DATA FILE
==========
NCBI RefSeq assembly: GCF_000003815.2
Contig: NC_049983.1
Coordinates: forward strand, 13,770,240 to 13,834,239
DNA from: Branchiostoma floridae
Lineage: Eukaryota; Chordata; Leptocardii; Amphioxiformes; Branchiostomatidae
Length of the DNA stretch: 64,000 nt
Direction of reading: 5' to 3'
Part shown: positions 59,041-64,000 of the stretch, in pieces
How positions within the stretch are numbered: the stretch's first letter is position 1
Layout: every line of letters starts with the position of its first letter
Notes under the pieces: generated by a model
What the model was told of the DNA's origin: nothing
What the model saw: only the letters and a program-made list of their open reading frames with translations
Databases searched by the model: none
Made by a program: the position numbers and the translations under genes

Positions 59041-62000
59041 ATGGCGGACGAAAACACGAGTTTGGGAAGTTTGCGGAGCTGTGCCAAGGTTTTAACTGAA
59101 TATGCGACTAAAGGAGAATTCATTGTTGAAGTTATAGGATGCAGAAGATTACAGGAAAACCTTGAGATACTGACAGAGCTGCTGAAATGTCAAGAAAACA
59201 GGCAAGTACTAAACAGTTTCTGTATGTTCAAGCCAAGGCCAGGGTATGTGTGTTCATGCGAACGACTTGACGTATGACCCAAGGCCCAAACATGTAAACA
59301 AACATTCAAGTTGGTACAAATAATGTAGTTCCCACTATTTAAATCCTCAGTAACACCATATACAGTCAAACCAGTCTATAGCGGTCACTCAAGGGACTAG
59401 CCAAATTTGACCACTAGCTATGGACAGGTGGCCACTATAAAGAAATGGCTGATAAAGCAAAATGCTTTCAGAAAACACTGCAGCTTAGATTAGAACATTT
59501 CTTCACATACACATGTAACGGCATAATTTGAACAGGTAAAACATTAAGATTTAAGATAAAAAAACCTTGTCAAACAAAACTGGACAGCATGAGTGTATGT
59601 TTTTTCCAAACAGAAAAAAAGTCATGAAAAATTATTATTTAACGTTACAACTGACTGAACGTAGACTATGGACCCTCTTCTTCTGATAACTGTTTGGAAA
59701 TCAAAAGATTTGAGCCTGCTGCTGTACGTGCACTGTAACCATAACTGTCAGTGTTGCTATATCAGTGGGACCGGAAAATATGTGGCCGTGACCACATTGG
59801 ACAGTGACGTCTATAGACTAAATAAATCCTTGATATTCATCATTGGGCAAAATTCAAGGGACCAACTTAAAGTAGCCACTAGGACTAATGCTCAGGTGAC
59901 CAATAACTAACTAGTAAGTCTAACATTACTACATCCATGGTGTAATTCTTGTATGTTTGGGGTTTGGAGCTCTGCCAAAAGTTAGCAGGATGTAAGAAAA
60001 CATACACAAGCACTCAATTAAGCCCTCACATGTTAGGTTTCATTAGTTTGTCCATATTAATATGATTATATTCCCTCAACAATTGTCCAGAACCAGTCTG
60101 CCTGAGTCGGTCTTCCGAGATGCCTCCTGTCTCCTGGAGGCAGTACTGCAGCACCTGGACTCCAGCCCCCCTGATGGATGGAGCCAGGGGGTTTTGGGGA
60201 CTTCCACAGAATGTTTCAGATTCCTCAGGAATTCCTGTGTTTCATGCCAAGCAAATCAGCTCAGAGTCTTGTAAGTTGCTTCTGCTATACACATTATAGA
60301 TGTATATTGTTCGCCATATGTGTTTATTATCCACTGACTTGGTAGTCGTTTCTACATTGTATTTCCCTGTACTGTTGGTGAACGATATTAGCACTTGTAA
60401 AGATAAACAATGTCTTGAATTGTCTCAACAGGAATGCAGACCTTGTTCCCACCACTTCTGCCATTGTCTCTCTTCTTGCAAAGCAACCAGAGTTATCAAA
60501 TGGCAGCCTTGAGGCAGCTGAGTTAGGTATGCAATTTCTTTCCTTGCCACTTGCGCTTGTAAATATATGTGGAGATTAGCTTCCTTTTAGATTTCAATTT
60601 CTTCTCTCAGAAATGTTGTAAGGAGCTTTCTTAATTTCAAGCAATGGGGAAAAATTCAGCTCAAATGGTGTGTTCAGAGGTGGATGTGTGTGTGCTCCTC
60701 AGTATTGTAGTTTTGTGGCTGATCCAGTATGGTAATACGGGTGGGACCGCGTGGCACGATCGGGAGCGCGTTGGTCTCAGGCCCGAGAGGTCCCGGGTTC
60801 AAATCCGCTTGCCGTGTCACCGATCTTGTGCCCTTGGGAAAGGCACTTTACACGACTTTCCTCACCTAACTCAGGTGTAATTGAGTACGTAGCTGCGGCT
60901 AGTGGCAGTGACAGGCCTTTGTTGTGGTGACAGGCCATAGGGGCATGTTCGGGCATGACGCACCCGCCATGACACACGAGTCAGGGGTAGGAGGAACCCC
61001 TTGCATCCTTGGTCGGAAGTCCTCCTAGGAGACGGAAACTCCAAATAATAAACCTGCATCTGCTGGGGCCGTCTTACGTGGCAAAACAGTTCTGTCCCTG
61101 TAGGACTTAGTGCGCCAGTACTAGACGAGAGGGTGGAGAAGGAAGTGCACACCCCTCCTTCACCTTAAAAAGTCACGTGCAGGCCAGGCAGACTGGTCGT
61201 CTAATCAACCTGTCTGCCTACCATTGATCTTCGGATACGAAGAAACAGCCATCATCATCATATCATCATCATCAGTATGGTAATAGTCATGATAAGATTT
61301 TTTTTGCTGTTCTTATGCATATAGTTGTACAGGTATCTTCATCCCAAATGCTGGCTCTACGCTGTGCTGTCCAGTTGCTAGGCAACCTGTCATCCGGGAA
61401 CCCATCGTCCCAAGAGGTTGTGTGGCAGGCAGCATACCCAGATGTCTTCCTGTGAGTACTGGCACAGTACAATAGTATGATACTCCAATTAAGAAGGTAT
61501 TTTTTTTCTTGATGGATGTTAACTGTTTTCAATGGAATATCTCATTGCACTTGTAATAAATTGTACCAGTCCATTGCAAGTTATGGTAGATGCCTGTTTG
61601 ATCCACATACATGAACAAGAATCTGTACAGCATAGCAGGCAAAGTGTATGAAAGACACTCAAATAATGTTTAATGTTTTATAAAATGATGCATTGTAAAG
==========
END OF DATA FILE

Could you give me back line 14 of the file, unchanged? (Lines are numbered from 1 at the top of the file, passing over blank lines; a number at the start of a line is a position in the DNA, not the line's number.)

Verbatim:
Databases searched by the model: none